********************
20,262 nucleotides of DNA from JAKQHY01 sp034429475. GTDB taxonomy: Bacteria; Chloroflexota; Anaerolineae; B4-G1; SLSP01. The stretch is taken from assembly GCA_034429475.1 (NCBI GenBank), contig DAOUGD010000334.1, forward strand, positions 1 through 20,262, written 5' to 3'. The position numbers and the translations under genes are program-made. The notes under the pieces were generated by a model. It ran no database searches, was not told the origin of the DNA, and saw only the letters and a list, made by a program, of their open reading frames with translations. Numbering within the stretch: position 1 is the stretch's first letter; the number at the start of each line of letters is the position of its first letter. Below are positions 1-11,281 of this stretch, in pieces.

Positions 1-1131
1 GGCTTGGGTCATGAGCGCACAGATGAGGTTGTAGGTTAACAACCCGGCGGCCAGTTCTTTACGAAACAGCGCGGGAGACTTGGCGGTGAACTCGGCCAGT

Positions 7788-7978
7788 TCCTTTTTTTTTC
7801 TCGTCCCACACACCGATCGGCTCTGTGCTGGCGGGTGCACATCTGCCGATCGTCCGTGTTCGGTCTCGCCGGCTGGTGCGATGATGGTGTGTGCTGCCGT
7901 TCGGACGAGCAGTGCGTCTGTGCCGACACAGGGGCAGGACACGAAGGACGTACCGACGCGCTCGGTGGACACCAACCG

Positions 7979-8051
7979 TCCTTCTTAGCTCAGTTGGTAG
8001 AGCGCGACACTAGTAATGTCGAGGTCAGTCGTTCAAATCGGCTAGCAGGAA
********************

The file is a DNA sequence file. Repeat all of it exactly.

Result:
20,262 nucleotides of DNA from JAKQHY01 sp034429475. GTDB taxonomy: Bacteria; Chloroflexota; Anaerolineae; B4-G1; SLSP01. The stretch is taken from assembly GCA_034429475.1 (NCBI GenBank), contig DAOUGD010000334.1, forward strand, positions 1 through 20,262, written 5' to 3'. The position numbers and the translations under genes are program-made. The notes under the pieces were generated by a model. It ran no database searches, was not told the origin of the DNA, and saw only the letters and a list, made by a program, of their open reading frames with translations. Numbering within the stretch: position 1 is the stretch's first letter; the number at the start of each line of letters is the position of its first letter. Below are positions 1-11,281 of this stretch, in pieces.

Positions 1-1131
1 GGCTTGGGTCATGAGCGCACAGATGAGGTTGTAGGTTAACAACCCGGCGGCCAGTTCTTTACGAAACAGCGCGGGAGACTTGGCGGTGAACTCGGCCAGT

Positions 7788-7978
7788 TCCTTTTTTTTTC
7801 TCGTCCCACACACCGATCGGCTCTGTGCTGGCGGGTGCACATCTGCCGATCGTCCGTGTTCGGTCTCGCCGGCTGGTGCGATGATGGTGTGTGCTGCCGT
7901 TCGGACGAGCAGTGCGTCTGTGCCGACACAGGGGCAGGACACGAAGGACGTACCGACGCGCTCGGTGGACACCAACCG

Positions 7979-8051
7979 TCCTTCTTAGCTCAGTTGGTAG
8001 AGCGCGACACTAGTAATGTCGAGGTCAGTCGTTCAAATCGGCTAGCAGGAA